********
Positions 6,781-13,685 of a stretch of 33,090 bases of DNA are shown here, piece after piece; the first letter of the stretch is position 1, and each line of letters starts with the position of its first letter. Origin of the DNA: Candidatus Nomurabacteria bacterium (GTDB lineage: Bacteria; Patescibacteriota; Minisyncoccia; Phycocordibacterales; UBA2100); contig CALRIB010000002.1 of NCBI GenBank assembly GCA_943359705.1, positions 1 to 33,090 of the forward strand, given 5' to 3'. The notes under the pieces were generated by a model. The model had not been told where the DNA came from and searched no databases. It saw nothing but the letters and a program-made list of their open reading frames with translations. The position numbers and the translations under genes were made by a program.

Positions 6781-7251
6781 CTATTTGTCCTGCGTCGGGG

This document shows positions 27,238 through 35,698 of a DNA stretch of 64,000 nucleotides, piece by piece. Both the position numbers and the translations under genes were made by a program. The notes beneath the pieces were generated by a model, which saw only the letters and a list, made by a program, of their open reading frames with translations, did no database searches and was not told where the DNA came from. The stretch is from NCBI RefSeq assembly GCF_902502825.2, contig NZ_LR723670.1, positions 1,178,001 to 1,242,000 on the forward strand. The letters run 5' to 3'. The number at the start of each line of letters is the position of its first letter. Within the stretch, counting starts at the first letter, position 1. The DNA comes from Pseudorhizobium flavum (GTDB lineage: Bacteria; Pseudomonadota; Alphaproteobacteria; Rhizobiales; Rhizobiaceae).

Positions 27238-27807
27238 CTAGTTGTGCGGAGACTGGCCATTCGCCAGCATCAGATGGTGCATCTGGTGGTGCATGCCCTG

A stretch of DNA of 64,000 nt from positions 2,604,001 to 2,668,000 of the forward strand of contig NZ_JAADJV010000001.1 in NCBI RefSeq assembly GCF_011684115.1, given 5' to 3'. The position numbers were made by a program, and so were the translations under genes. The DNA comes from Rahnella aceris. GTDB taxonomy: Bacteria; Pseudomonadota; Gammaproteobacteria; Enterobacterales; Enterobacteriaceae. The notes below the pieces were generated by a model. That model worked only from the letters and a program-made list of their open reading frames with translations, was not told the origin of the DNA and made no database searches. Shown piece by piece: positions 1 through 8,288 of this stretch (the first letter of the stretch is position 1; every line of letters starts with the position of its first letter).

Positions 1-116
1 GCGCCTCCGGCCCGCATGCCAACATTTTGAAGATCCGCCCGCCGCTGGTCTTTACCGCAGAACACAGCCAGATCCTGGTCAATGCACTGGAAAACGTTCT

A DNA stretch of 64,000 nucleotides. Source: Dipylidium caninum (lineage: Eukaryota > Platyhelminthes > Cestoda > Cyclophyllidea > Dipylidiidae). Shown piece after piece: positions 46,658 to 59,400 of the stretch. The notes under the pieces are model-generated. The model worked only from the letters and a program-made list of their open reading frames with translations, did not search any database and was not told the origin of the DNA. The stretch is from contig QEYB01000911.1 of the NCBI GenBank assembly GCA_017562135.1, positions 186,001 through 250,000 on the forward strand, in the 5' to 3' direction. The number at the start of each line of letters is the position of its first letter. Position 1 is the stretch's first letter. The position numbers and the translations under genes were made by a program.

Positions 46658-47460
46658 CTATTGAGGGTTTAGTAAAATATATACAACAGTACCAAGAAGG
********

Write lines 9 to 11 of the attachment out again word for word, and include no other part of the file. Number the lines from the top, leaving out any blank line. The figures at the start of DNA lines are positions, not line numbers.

1 GCGCCTCCGGCCCGCATGCCAACATTTTGAAGATCCGCCCGCCGCTGGTCTTTACCGCAGAACACAGCCAGATCCTGGTCAATGCACTGGAAAACGTTCT

A DNA stretch of 64,000 nucleotides. Source: Dipylidium caninum (lineage: Eukaryota > Platyhelminthes > Cestoda > Cyclophyllidea > Dipylidiidae). Shown piece after piece: positions 46,658 to 59,400 of the stretch. The notes under the pieces are model-generated. The model worked only from the letters and a program-made list of their open reading frames with translations, did not search any database and was not told the origin of the DNA. The stretch is from contig QEYB01000911.1 of the NCBI GenBank assembly GCA_017562135.1, positions 186,001 through 250,000 on the forward strand, in the 5' to 3' direction. The number at the start of each line of letters is the position of its first letter. Position 1 is the stretch's first letter. The position numbers and the translations under genes were made by a program.

Positions 46658-47460